We don’t have the full details yet, but this is my view on what happened last Friday, all illustrated on the graph below.
At 16:52, Little Barford, a gas fired power station near St Neots in Cambridgeshire tripped, taking 664 MW of generation off the system instantly. Within 1 second, the frequency dropped to 49.3 Hz, but started to recover, likely as a result of NGESO ancillary services kicking in (automatic response of generators and battery storage instantly exporting under Fast Frequency Response contracts). The frequency was well below statutory limits, but was recovering. However, at 16:53, Hornsea 1 windfarm in the North Sea suffered a trip, taking a further 756 MW of generation offline, taking the total missing generation to 1.4 GW (which is also the ‘maximum infeed’ level that NGESO plan for).
This second trip caused a further fall in frequency, which overwhelmed the ancillary services being utilised to stabilise the first frequency drop. The frequency quickly fell to 48.8 Hz, low enough to trip the first stage of the DNOs Low Frequency Disconnection relays, shedding load all over the country (roughly 1.2 GW was shed by the DNOs, but this is an approximation as this is not clear yet).
This shedding of load combined with the ancillary services that NGESO were bringing to bear recovered the frequency to stability by about 17:06. At that stage, with further generation now contributing to the system, NGESO was working with the DNO control rooms around the country to restore the substations that had been tripped off, restoring electricity availability to everyone.
What took much, much longer seems to have been restoring the transport networks – with signalling and stalled electric trains being the main issue. As the evening went on, this then turned into a major logistical challenge – trains stranded, crews in the wrong place and working hour limits being potentially breached. This disruption lasted long after all supplies were restored.
Just to make things more complicated, we don’t fully understand yet what happened to the ‘embedded generation’. This is smaller scale generation that is connected to the DNO networks, so effectively invisible to NGESO. This generation is not allowed to ‘island’ operate, so if the network it is connected to goes dead, it must trip itself off, using parameters laid down by the industry ‘G59’ standard. Unfortunately, how these G59 relays detect the network connection failing is by using a method called ‘rate of change of frequency’ (ROCOF). A large frequency excursion can trip these relays (as happened in the last large frequency excursion in 2008), removing further generation from the network, making the generation imbalance even worse. An attempt was made since 2008 to change the settings in these relays, it will be interesting to see what happened in this case.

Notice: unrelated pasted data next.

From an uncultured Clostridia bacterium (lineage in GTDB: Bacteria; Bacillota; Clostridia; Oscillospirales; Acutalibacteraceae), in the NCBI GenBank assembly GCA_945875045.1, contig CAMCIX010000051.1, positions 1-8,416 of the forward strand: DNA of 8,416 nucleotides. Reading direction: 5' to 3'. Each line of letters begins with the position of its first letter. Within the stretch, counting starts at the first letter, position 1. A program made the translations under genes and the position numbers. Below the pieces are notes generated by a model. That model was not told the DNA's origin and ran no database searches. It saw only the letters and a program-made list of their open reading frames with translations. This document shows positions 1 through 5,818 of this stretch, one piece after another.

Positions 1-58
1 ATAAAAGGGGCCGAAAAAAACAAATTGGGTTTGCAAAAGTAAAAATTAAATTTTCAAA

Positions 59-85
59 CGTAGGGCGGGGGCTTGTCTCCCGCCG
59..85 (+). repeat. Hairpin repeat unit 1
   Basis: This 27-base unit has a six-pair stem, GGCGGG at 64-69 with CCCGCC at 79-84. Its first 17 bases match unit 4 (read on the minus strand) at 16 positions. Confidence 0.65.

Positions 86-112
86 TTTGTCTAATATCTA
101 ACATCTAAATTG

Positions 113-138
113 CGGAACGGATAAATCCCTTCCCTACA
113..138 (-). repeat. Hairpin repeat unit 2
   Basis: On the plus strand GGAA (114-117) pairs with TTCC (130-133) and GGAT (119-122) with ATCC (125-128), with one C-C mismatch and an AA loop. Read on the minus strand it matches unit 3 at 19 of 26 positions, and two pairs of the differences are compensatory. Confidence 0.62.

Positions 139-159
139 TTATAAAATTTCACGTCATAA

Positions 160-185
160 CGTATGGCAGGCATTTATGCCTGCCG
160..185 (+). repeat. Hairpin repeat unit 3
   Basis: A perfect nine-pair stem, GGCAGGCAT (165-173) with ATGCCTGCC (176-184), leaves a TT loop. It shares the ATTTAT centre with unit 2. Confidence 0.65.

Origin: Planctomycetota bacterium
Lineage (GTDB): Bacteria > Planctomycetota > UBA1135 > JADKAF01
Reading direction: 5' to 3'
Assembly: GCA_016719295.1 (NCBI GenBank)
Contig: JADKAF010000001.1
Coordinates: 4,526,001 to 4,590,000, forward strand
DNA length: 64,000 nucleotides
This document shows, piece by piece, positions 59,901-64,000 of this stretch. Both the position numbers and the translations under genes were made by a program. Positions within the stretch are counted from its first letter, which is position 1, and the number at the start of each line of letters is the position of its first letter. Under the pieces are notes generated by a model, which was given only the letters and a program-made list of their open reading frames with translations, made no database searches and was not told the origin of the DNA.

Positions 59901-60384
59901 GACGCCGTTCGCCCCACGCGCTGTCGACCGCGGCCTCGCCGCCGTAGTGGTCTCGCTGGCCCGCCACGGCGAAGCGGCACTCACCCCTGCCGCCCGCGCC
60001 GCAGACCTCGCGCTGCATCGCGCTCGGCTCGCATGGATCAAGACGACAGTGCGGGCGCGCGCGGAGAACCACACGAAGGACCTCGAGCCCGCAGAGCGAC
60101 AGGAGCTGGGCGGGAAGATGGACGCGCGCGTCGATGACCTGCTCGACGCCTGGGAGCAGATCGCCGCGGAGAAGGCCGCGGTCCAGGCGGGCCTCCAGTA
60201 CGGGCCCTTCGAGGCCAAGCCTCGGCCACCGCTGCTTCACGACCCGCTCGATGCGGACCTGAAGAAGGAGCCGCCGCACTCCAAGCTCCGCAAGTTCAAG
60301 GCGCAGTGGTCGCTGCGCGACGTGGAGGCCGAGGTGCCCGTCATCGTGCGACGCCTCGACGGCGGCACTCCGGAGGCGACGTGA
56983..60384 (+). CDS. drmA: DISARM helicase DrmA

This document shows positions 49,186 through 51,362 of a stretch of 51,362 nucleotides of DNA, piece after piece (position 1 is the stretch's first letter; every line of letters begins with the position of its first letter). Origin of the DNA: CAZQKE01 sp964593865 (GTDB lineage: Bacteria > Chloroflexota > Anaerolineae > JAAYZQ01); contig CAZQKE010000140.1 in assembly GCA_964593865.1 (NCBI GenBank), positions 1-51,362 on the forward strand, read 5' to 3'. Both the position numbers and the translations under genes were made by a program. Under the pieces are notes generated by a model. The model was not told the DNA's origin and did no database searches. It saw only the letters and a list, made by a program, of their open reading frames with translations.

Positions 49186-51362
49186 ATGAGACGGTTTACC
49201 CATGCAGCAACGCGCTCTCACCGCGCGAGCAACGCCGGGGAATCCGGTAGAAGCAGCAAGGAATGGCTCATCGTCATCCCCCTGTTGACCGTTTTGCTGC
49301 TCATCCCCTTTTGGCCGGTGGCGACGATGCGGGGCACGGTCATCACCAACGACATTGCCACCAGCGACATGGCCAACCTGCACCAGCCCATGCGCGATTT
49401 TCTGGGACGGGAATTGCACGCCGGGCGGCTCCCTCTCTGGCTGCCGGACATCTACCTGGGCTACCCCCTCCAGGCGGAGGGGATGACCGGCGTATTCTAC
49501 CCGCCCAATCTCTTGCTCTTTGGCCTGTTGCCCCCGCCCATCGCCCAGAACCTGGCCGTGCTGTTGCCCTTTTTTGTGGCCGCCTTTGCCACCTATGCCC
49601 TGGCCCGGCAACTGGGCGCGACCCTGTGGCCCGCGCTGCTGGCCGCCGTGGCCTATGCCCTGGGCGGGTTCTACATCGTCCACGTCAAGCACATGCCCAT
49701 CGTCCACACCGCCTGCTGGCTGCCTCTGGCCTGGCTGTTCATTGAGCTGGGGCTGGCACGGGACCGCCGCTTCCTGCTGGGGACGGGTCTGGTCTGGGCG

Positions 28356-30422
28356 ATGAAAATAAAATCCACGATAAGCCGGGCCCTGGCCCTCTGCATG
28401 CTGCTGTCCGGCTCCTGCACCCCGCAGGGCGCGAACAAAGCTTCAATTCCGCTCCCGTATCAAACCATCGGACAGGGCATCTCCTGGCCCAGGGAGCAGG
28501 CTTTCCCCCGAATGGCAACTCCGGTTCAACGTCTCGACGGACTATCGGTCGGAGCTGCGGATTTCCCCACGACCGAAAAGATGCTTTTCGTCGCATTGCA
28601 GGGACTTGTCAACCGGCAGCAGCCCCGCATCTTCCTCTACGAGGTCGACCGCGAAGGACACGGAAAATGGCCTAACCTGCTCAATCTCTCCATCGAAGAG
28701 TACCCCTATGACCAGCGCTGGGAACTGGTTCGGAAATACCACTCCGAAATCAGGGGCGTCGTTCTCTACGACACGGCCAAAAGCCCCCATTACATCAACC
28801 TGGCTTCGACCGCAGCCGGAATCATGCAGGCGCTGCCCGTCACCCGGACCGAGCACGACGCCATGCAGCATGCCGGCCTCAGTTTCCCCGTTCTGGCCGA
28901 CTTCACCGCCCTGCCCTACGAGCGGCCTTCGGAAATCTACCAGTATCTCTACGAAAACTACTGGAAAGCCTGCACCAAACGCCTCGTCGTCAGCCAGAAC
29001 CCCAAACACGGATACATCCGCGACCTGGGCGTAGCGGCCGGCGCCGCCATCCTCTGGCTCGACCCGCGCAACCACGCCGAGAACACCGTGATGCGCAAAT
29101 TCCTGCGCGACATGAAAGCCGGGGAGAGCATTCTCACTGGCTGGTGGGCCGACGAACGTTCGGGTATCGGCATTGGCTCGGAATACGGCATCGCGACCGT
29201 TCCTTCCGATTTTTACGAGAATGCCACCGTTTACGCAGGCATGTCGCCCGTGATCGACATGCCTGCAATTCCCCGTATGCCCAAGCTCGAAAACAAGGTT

One thing we should be clear on – something did go wrong, but we did avoid a complete system shut down, and a subsequent black start. That is a much, much worse scenario. There is some modelling that suggests it may take 72 hours to restore the system in a black start scenario.
There are a number of implications and questions from the above, which will need real data and technical understanding to answer:
Why did the loss of 1.4 GW, which is within the planned maximum in feed loss criteria, cause such a large frequency excursion?
Inertia, as measured by NGESO was within system parameters, are these parameters correct?
Was the second trip somehow connected to the first trip (ROCOF?)
What role did embedded generation play?
Was enough operating reserve procured by NGSO?
How much contribution did FFR battery storage have?
Do we need to re-think Low Frequency Demand Disconnection, and in particular what exactly it trips?
Why was there such a massive impact on the transport industry, in particular trains?